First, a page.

Broadcast.com is long gone, but the practice of content aggregation and distribution is not. Bottomley cited Youtube, Netflix, and Spotify as “content distributors that operate under basically the same intermediation principle of pulling together a vast array of content at a single site from which individuals can then sort and filter the programming according to their particular needs…” Bottomley does not cite Twitch as one of those sites. However, it falls under the definition that he provides. Twitch, much similar to Broadcast.com, sources streaming content from users for wide distribution. It plays a dual role as both a place for people to create live content and a place for on-demand content in the form of “clips.” The dominating live stream platform has inevitably disrupted the live streaming community through its content aggregation service. Bottomley raises that “the consolidation of content through aggregators raises concerns about concentration power and control.”
Through its profit-driven model, Twitch has spawned an overabundance of live stream content that users seek to control by parsing through it to curate capital C content. But the overabundance of content has led to an overtaking of all other kinds of live stream content. In my paper, I ask the following questions: Through a linguistic anthropology lens, when does role-play content become Content? Moreover, what are the consequences of its overabundance?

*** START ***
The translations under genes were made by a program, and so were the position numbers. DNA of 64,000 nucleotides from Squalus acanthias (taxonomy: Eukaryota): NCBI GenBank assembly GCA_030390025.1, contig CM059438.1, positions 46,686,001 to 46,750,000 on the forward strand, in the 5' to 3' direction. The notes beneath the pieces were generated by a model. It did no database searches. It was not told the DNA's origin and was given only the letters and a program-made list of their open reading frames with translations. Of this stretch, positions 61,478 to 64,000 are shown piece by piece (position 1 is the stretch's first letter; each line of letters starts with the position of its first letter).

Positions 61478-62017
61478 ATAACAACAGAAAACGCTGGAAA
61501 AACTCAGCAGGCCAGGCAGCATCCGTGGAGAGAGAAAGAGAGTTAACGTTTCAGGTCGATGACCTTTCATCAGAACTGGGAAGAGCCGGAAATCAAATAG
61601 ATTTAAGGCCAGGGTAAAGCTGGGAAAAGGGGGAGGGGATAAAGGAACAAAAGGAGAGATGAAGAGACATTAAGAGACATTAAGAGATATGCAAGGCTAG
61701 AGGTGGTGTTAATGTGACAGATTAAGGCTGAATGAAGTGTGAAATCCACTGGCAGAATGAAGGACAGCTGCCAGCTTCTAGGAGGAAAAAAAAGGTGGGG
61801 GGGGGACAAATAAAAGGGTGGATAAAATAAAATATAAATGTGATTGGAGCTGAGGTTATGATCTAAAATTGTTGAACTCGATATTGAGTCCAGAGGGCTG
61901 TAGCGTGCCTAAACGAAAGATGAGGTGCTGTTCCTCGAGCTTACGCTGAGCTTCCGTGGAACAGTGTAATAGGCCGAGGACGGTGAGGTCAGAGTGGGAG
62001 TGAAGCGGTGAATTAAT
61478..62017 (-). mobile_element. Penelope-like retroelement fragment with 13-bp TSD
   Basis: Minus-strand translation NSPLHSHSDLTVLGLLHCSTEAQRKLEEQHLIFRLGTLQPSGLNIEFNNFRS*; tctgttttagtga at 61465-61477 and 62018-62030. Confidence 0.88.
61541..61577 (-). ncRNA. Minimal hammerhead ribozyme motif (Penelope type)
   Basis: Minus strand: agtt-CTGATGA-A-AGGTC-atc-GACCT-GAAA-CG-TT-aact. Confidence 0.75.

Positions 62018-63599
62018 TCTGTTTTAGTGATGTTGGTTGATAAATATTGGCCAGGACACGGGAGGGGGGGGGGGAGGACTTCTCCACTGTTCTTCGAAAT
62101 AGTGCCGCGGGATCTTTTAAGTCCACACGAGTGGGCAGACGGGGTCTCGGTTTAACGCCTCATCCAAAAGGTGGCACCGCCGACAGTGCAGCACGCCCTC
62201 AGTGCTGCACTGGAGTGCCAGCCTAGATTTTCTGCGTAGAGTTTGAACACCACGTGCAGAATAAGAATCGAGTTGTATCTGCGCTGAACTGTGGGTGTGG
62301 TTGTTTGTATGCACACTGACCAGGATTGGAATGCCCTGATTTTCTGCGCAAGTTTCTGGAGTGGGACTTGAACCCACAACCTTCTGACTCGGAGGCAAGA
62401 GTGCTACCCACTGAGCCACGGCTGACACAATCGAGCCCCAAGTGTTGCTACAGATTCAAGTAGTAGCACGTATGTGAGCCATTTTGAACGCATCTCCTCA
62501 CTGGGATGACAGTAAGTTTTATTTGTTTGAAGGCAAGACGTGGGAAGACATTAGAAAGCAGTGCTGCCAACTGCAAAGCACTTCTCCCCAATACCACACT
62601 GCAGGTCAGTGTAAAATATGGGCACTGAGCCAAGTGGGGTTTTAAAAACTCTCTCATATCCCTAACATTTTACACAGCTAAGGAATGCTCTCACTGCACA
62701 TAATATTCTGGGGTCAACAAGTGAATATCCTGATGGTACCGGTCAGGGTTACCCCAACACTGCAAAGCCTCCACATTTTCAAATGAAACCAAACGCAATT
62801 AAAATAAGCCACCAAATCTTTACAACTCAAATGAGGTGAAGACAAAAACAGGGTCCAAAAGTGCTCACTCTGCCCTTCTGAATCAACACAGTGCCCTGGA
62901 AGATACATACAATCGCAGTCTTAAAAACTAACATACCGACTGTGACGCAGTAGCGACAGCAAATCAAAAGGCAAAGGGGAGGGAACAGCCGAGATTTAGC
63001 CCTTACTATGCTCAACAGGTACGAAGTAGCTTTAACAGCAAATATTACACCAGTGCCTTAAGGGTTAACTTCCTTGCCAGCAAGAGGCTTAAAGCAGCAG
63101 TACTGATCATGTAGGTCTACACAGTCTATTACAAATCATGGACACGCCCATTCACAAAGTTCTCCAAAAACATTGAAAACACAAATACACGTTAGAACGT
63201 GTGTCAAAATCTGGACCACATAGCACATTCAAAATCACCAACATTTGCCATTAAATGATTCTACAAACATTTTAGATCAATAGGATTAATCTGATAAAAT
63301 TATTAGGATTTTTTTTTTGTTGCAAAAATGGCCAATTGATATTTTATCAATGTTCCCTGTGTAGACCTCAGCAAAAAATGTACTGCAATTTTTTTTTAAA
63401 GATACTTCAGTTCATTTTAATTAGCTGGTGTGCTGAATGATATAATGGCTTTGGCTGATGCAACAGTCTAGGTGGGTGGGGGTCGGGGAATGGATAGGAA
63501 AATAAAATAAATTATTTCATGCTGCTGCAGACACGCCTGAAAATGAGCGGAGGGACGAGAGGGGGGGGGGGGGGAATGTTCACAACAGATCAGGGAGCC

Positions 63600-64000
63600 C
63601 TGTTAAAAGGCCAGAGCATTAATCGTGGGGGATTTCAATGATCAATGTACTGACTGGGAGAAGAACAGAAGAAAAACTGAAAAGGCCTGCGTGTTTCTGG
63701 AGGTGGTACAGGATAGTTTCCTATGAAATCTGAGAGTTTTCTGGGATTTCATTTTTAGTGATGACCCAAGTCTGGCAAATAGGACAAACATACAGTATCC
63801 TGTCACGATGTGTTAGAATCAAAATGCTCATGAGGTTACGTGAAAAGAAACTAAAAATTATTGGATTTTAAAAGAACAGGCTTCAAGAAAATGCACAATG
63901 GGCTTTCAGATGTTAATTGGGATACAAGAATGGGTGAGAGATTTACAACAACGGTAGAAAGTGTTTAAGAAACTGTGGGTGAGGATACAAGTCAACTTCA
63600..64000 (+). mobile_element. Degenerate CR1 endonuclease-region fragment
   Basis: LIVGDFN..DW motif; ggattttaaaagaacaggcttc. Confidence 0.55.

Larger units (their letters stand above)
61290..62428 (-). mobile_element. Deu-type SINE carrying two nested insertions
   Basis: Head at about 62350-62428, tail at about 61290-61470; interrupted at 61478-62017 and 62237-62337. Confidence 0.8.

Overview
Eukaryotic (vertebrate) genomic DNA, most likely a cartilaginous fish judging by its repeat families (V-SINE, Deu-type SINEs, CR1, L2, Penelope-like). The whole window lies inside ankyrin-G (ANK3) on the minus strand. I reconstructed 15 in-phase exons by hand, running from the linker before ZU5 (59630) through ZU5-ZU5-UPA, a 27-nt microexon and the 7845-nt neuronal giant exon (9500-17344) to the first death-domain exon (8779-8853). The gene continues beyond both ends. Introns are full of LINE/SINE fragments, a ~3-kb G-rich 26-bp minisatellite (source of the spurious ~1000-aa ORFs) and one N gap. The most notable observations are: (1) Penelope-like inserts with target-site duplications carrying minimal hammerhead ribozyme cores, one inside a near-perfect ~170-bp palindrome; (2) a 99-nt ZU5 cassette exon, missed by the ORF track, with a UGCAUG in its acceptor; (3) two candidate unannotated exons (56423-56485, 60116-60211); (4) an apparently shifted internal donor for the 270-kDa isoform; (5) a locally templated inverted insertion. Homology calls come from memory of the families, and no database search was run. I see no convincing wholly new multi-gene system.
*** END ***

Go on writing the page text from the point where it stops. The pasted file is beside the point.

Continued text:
If you are speaking the language of the content consumer, the top entry in Urban Dictionary provides an apt definition of Content:
It is worth noting the slang term “the shit” and the “maximum” descriptor for views. From an audience’s perspective, Content can be defined by its wide acceptance as something good, has the potential for virility, and irresistibly warrants engagement. Also, it can be media created for the intention to beat the algorithms of these aggregator sites and get a user’s content in front of as many eyes as possible.
From this acknowledgment that there is a self-aware practice of Content creation, plus the practice of content aggregation being effortless through major platforms, I infer that both are happening in the context of GTAV RP live stream content, and there may be significant consequences that obfuscate the idea of an open and democratic internet.
NoPixel is a game server hosted by FiveM, a platform that modifies the original GTAV game to accommodate large multiplayer servers. In NoPixel, up to 200 players can be on the server at a time. The server environment is based on Los Santos, a fictional city where the original game takes place. All the content I have observed and collected comes from this server specifically, as it is the most popular among Twitch streamers.
There is an application process to join the NoPixel server, with questions that ask the player to expand on their potential character and responses to hypothetical scenarios that could happen in-game. Currently, a player must donate monthly to be a part of the server.